37 Replies Latest reply on Aug 30, 2010 8:00 AM by nou

    AtiStream 2.2: It's supposed to work?

    afo
      New release of SDK is even worse than 2.1...

      Dear people:

      I returned to an OpenCL project that I was working, and checking amd's web site I see a new SDK (2.2). I installed it with the recomended driver (catalyst 10.7 Update Driver for OpenCLTM 1.1 Support) and I found this issues:

      1) I can not install the kernel profiler, install simple hangs (maybe It is my fault, so I will not blame amd for it, but with 2.1 it installed flawless).

      2) The "enable all" pragma extension no longer works: <#pragma  OPENCL EXTENSION all : enable> generates an unrecognized OpenCL extension error. I need to enable extensions one by one to get my kernel compiled. This happens in the Stream Kernel Analyzer and with clBuildProgram.

      3) I work with a HD5970 with 2GB; with SDK2.1 I had 256MB of ram to work, with SDK2.2 I have 128MB. This was checked building clinfo.exe for sdk 2.1 and 2.2. Is there a good reason to generate a new SDK with half the memory available than the previous one?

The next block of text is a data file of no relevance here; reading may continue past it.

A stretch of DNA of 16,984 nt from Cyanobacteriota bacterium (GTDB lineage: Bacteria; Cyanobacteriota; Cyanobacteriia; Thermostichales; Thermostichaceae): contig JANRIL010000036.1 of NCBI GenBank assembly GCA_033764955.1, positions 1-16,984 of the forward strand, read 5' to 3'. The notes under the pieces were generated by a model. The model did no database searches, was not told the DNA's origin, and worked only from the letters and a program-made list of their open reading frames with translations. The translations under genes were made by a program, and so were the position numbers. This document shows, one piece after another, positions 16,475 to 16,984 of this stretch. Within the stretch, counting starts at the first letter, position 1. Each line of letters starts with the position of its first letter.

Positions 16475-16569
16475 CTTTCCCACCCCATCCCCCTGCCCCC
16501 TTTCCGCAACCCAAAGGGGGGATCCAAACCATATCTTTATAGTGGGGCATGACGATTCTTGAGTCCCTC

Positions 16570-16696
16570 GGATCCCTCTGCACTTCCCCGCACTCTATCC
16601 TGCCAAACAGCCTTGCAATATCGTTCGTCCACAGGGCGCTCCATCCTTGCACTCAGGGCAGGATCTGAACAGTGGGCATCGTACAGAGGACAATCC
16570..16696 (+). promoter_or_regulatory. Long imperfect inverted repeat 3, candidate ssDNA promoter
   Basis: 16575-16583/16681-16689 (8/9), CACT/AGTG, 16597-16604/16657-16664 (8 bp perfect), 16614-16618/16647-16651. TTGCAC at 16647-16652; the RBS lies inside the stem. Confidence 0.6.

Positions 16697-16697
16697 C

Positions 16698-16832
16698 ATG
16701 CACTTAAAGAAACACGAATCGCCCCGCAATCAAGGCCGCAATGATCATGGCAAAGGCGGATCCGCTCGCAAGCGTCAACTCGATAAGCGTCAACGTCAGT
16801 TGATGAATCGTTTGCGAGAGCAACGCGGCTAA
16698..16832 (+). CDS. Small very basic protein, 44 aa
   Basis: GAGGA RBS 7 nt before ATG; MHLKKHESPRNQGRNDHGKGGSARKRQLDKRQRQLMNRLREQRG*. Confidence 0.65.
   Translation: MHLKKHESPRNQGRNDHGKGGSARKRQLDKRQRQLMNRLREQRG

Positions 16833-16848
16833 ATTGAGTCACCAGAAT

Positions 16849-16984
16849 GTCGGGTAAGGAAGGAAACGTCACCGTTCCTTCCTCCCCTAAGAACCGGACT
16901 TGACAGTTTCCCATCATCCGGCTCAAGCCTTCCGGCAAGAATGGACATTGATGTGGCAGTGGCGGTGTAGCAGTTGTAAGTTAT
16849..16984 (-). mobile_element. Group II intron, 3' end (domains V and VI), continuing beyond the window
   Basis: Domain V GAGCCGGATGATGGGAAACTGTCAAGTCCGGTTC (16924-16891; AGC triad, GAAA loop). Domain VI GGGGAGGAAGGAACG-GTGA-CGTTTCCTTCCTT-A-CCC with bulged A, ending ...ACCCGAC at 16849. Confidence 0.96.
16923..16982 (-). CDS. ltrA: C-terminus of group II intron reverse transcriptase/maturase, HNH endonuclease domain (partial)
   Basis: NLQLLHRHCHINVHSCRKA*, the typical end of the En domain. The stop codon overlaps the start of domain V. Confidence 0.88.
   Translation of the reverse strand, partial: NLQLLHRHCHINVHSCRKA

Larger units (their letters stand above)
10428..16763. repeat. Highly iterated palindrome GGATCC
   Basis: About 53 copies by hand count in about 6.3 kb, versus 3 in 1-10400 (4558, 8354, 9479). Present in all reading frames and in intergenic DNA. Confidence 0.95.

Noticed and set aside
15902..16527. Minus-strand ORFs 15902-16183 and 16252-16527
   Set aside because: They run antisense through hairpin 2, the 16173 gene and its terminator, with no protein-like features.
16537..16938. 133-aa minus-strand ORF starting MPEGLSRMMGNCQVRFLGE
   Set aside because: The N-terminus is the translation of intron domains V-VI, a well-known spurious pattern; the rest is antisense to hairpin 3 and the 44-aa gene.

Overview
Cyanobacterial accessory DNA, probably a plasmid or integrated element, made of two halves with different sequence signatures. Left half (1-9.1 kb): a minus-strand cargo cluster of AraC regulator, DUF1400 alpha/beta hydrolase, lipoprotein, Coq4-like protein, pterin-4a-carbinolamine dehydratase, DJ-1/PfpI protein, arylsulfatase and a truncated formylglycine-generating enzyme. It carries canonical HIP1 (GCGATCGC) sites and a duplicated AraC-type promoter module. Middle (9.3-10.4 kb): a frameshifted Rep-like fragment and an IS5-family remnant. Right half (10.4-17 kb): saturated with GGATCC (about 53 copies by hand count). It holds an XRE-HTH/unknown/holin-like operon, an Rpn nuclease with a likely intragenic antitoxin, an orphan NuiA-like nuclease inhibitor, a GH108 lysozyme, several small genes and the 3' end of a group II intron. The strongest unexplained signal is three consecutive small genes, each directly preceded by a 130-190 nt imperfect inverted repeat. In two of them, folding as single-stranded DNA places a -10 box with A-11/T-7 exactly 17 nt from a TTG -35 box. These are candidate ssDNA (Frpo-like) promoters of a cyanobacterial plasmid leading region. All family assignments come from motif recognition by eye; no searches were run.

Has anybody seen the same or similar things or I am being a victim of a conspiracy? Thanks in advance for any insight about this.

      best regards,

      Alfonso

       

        • AtiStream 2.2: It's supposed to work?
          bpurnomo

          Regarding 1:

          ATI Stream Profiler 1.4 may take a while to install now (~10 minutes on our systems here---the second install is much faster though).  It performs some initial setups and registers the plugin with Visual Studio during that time.  We are looking for ways to speed up this process.  Thank you for the feedback.

          • AtiStream 2.2: It's supposed to work?
            d.a.a.

             

            Originally posted by: afo Dear people:

             

            I returned to an OpenCL project that I was working, and checking amd's web site I see a new SDK (2.2). I installed it with the recomended driver (catalyst 10.7 Update Driver for OpenCLTM 1.1 Support) and I found this issues:

             

            3) I work with a HD5970 with 2GB; with SDK2.1 I had 256MB of ram to work, with SDK2.2 I have 128MB. This was checked building clinfo.exe for sdk 2.1 and 2.2. Is there a good reason to generate a new SDK with half the memory available than the previous one?



             

            Try this: